Psychedelics have a long history of use in religious and spiritual ceremonies. Ancient cultures used natural psychedelics like cannabis, peyote, ayahuasca, and psilocybin (aka magic mushrooms) as medicine to induce an altered state of consciousness and connect with nature.
Some indigenous people living in the Amazon basin have been using ayahuasca, a blend of the tropical liana Banisteriopsis caapi and other botanical ingredients, as a medicine and to communicate with the spirits of their ancestors. Similarly, some indigenous communities in America use peyote as a religious sacrament, and ancient Greek and Roman civilizations are thought to have used ergot (a fungus that grows on barley, rye, and other grains) in religious ceremonies.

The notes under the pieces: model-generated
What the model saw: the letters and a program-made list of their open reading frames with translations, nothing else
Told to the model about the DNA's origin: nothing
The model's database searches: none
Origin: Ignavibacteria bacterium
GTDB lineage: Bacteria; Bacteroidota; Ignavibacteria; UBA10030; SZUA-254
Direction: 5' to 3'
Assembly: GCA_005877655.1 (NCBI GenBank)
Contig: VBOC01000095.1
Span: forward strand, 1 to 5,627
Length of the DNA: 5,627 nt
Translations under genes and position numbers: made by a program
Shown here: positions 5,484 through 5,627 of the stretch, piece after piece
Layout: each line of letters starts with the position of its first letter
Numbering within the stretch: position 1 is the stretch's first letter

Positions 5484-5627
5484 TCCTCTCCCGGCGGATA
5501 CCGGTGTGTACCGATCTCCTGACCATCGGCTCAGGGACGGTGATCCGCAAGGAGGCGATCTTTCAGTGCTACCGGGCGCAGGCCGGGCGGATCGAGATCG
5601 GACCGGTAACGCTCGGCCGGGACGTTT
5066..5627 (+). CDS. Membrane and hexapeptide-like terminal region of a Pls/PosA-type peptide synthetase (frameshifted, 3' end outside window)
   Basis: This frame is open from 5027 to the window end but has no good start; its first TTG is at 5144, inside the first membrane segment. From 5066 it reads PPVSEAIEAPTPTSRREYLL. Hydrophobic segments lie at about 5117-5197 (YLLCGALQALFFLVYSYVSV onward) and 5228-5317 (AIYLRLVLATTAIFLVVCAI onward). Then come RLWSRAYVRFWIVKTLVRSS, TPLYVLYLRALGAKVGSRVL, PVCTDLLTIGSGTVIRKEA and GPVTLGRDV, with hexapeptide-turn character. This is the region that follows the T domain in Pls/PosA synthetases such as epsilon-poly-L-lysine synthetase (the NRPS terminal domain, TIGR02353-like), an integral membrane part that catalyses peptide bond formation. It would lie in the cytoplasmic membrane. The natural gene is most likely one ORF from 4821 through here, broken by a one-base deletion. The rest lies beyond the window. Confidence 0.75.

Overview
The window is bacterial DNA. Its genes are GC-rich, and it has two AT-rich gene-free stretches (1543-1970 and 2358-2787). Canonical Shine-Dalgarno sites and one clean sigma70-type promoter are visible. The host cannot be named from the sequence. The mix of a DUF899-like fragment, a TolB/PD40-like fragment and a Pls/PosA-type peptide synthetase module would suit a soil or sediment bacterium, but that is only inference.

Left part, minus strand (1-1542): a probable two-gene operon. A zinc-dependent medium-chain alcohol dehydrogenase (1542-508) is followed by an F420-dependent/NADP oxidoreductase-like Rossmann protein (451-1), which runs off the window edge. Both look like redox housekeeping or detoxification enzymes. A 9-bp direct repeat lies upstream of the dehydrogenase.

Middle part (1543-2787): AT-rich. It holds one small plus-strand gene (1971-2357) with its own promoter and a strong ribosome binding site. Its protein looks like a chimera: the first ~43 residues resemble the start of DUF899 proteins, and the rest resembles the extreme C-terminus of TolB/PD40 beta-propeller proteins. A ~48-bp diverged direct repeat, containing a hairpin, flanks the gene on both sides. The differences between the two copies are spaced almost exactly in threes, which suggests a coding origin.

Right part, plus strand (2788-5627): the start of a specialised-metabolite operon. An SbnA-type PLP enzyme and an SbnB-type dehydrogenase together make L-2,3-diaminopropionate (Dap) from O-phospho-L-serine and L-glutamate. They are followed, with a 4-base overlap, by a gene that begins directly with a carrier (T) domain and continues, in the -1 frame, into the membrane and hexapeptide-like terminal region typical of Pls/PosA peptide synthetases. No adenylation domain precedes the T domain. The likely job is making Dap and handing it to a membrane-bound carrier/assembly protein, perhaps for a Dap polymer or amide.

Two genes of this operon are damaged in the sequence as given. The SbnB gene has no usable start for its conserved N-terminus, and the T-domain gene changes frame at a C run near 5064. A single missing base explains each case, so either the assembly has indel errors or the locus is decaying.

However, psychedelics in the West became more widespread in the middle of the 20th century. Researchers and intellectuals began using them to explore their effects on the human brain, and the practice eventually became a feature of the counterculture movement of the 1960s. Many "hippies" and others in the counterculture used psychedelics to explore new states of consciousness and probe the mysteries of the psyche.
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